Fake in-process (Java), in-memory MongoDB for unit testing
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Latest commit bf2dc80 Aug 22, 2016 @thiloplanz thiloplanz committed on GitHub recommend Fongo



jmockmongo is a terribly incomplete tool to help with unit testing Java-based MongoDB applications. It works (to the degree that it works) by starting an in-process Netty server that speaks the MongoDB wire protocol, listens a local port for connections, and maintains "fake" databases and collections in JVM memory.

This has the advantage that you can run your code (with the standard MongoDB Java client library) unmodified.

Only very few commands and queries are implemented. This is very much a work in progress, and progress only happens on demand (which at the moment is just me when I need to improve test coverage of my projects).

Try Fongo first !

If you need something more mature, complete, and maintained take a look at Fongo. It does the same thing, except that it does it much better.

Database server port

Early versions of jmockmongo listened on the same default port used by MongoDB (port 27017). That was convenient, because you did not have to configure the Mongo client being tested at all.

However, it was also quite risky, because it made it easy for automated tests to accidentally connect to (and possibly damage) real databases, especially since MongoDB allows connections without passwords, usually listens (via mongos) on each application server's localhost, and will serve queries against non-existing databases and collections quite happily.

So instead, jmockmongo now selects any available server port and binds to that. You have to query it for which port that is after it has been started:

MockMongo mock = new MockMongo();
MongoURI uri = mock.getMongoURI();
// or 
int port = mock.getPort();

As an alternative, you can also explicitly specify any port you want:

MockMongo mock = new MockMongo(2307);


 // create and start a mock MongoDB
 // it will be completely empty
 MockMongo mock = new MockMongo();

 // use the normal MongoDB client to talk to it
 Mongo mongo = new Mongo(mock.getMongoURI()); 

   new BasicDBObject("x", 1));
 // shutdown (necessary to unbind the server port)

with JUnit

If you are using JUnit 3, there is a helper TestCase base class that starts and stops the mock MongoDB in the setup and teardown methods, and has helpers to bootstrap test data and assert results.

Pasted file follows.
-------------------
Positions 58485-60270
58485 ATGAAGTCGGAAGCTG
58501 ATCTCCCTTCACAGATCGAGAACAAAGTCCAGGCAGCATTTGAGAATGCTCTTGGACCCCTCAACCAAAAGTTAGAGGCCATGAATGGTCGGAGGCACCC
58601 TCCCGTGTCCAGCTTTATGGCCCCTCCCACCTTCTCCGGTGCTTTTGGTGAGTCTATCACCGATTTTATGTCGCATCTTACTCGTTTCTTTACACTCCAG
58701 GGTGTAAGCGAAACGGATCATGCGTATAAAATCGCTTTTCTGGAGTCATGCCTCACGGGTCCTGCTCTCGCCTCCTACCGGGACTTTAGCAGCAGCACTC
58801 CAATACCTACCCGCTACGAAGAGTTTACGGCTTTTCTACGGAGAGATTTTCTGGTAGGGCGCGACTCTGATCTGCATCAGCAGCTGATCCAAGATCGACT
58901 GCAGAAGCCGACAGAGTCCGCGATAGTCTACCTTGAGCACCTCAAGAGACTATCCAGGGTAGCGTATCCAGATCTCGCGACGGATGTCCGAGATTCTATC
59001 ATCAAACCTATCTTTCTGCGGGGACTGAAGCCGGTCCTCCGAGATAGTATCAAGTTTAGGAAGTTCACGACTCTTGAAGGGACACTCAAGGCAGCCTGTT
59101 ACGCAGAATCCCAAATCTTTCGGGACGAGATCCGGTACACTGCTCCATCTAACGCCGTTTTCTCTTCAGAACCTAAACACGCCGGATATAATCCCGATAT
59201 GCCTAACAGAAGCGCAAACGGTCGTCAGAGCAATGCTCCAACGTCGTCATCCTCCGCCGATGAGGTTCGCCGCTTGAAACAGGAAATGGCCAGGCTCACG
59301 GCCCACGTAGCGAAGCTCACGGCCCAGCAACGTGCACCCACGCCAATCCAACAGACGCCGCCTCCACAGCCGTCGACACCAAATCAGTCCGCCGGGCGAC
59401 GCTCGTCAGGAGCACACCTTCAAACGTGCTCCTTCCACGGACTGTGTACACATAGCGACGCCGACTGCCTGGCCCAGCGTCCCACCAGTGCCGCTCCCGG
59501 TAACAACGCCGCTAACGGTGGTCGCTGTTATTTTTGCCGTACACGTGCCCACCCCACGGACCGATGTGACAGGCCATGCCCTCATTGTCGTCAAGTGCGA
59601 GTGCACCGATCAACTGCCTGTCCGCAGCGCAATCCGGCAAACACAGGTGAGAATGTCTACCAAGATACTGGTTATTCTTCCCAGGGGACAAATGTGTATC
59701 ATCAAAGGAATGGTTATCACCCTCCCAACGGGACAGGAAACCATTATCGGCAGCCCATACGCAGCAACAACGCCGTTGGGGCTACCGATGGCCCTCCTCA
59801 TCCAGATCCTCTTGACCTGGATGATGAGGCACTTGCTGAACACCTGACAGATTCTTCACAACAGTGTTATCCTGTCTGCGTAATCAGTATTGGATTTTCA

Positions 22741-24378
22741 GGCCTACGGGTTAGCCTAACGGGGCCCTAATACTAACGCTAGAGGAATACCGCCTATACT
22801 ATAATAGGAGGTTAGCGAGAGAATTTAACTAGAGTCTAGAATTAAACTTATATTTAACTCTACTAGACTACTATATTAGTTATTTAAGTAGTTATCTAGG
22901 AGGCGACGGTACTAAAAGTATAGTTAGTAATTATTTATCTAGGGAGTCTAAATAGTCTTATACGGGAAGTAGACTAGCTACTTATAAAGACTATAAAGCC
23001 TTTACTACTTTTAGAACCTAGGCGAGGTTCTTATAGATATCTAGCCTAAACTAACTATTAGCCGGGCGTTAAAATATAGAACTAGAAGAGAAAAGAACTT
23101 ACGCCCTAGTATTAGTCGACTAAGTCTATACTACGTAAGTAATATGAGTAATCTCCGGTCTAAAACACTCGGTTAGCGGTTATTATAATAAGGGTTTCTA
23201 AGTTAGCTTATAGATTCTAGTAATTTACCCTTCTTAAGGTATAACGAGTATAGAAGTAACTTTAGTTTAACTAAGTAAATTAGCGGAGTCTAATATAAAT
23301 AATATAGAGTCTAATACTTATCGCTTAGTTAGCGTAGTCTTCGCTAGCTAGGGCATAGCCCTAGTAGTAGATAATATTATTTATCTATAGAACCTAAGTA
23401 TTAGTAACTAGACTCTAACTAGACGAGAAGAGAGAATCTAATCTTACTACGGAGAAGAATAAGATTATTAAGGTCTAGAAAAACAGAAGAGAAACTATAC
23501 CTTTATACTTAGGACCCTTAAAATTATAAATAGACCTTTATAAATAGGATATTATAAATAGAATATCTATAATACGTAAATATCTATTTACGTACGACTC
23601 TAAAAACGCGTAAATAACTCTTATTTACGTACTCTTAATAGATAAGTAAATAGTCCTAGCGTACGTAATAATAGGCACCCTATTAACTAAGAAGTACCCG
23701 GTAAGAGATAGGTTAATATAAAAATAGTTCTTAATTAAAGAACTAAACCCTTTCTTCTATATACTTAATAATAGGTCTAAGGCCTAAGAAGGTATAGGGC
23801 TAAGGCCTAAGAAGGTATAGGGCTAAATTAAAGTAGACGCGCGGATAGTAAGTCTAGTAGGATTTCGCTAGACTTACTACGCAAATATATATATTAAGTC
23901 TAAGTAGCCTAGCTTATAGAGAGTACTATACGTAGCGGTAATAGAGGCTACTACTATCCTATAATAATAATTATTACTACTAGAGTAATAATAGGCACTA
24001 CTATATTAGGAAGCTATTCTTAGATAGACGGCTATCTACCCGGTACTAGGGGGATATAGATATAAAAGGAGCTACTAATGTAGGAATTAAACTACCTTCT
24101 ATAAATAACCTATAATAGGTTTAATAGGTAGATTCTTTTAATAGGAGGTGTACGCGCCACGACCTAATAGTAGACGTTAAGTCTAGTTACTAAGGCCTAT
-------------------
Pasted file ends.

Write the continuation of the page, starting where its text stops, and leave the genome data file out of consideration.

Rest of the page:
public class UpdateTest extends MockMongoTestCaseSupport {
  public void testSimpleUpdate() throws Exception {

     // some test data
     prepareMockData("x.x", new BasicBSONObject("_id", "x"));
     Mongo m = getMongo();
     WriteResult result = m.getDB("x").getCollection("x").update(
       new BasicDBObject("_id", "x"),
       new BasicDBObject("$set", 
         new BasicDBObject("field", "test").append("another", "foo")),
       false, false, WriteConcern.SAFE);

     // WriteConcern.SAFE is necessary if you want to
     // assert the existence of the data immediately,
     // because otherwise the client won't wait for
     // completion

     // some assertions

     assertMockMongoFieldEquals("test", "x.x", "x", "field");
     assertMockMongoFieldEquals("foo", "x.x", "x", "another");
     assertEquals(1, result.getN());


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Prior and/or Preferable Art

If you want to mock-test your MongoDB code, you may also want to take a look around for other projects that might do a better job of it.

BlueEyes is a Scala Web framework that includes a mocking library for MongoDB. However, it does seem to be tied against their own MongoDB wrapper and can probably not be used unless you build on top of that wrapper.

Flapdoodle Embedded MongoDB provides for a platform neutral way to run a real mongodb instance exclusively for unittests.

The aforementioned Fongo.